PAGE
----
Oscar-winning producer Simon Chinn has two films on this year’s documentary Oscar shortlist. He talks to Wendy Mitchell about Searching For Sugar Man, The Imposter and what¹s next on his ambitious slate.

Producer Simon Chinn’s first theatrical documentary, Man On Wire, won an Oscar in 2008. His second, Project Nim, opened Sundance in 2011. Now his two latest productions, Searching For Sugar Man and The Imposter, are on the shortlist for a documentary Oscar nomination.

“I want to be ambitious with documentaries, and make documentaries that people want to see and that compete on the same level as fiction films. Sugar Man, Imposter and Man On Wire in terms of box office have shown it’spossible,” Chinn says.

Man On Wire made more than $5m globally, Searching For Sugar Man has made almost $3m in the US so far, while The Imposter has made $1.8m in the UK this year.

“Getting people to go watch a documentary is a real challenge, but it’s a challenge I relish,” Chinn says. “The best documentaries deliver the same things fictional films do - a means of telling stories, delivering narrative and character and emotion.”

Chinn’s productions share some similarities. “I have tended to be drawn to stories that are to some extent historical footnotes,” he says. “I am not someone who is going to be drawn to films that agitate for change in the world. I’m much more interested in character and narrative and complexity in storytelling.”

Those “footnotes in history” include Man On Wire’s Philippe Petit, the Frenchman who walked a tightrope between the World Trade Center towers in 1974; Searching For Sugar Man’s Rodriguez, the talented Detroit singer who was ‘rediscovered’ after years of obscurity; and The Imposter’s Frédéric Bourdin, the Frenchman who has assumed 500 false identities, including one of a missing Texas boy.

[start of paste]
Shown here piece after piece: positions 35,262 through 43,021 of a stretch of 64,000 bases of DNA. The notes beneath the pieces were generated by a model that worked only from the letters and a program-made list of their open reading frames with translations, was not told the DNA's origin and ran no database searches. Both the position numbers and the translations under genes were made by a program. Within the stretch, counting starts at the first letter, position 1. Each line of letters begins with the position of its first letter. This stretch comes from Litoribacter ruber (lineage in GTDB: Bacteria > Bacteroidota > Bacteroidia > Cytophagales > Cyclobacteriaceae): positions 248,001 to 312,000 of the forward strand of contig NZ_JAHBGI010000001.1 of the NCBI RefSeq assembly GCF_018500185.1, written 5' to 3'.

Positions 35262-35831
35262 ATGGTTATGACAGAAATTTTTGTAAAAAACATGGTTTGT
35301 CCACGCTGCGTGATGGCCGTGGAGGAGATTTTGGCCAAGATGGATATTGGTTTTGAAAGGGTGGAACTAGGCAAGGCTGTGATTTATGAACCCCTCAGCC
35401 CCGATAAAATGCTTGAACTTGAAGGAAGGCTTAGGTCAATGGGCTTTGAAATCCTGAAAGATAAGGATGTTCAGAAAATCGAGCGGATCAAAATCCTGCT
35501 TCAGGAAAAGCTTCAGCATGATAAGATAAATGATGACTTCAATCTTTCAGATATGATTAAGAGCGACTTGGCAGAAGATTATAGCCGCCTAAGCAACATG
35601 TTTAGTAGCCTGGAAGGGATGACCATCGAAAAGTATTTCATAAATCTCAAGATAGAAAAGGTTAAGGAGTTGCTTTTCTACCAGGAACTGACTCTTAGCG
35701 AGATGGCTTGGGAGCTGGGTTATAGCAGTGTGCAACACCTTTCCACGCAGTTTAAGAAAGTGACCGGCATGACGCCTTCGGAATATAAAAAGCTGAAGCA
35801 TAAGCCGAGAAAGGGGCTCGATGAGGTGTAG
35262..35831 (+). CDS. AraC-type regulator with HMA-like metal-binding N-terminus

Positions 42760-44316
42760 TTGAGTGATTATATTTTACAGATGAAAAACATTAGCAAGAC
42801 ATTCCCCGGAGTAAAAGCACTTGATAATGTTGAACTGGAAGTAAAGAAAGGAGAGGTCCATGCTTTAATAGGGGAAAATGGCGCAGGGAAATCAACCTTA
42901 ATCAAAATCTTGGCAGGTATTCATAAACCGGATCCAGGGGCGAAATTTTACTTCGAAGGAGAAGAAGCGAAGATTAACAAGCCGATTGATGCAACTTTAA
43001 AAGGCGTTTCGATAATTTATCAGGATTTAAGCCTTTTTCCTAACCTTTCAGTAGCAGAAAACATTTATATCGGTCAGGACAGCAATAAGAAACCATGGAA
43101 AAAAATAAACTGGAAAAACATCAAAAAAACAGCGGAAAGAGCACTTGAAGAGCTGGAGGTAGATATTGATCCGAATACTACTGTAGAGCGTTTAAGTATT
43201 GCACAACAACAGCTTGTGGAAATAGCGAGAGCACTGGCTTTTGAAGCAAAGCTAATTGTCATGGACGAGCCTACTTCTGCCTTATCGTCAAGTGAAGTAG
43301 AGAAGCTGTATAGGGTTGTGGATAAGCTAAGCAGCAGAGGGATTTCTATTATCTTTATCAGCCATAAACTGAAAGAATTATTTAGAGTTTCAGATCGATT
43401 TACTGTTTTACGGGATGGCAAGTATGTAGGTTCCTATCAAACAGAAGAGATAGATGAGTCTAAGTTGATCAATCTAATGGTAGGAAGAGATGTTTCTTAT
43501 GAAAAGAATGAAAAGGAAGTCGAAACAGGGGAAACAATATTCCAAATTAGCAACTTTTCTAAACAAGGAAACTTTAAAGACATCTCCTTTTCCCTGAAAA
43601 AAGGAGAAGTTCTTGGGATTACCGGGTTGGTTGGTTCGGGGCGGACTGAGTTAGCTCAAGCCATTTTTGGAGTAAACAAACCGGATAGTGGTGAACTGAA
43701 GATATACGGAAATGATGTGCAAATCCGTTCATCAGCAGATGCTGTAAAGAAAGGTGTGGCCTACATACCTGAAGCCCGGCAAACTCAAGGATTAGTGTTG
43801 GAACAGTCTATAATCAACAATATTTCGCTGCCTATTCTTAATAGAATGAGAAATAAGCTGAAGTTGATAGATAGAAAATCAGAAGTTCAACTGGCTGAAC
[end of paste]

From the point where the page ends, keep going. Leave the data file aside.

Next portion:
From TV to film

Chinn worked in TV before moving on to theatrical films with his London-based production company, Red Box Films. He worked on TV documentaries in Serbia, Albania, Zimbabwe and Iraq, but then his need to devote himself to family life in the UK “coincided with me realising this ambition I had for documentaries had outgrown the ability to do those things on television. Television docs were becoming less challenging, less ambitious, more formulaic.”

The genesis for Man On Wire came in 2005, when Chinn heard Petit interviewed on BBC Radio 4’s Desert Island Discs and thought his story would make a great theatrical documentary. To direct, he recruited James Marsh, who had also worked in TV and made waves with his debut feature, Wisconsin Death Trip. “It was a great first project for us to work on together. There was a sense we were in the bunker together, facing the common enemy,” Chinn says.

Man On Wire was supported by Nick Fraser at BBC Storyville, the UK Film Council and US-based Discovery Films.

The film went on to become a huge hit and scooped the best documentary feature Oscar after winning over audiences with its unique take on history. “It was about a moment in time, about achieving the impossible. And it was also a memorial to those buildings… it’s a story that is somehow greater than the sum of its parts,” Chinn reflects.

Pressure was high for the follow-up; the pair reunited to work on Project Nim, about a chimpanzee raised as a human in an experiment in the 1970s.

The film was not a box-office hit, but it did sell to 25 territories and recouped for its investors, Chinn notes. “In hindsight, the very people I thought would come for that film - the animal lovers - were the very people that stayed away. It’s very emotional. It’s a film I’m very proud of.”

Finding Sugar Man

There is emotion of a different sort in Malik Bendjelloul’s Searching For Sugar Man, which was notably the first film sold during Sundance 2012.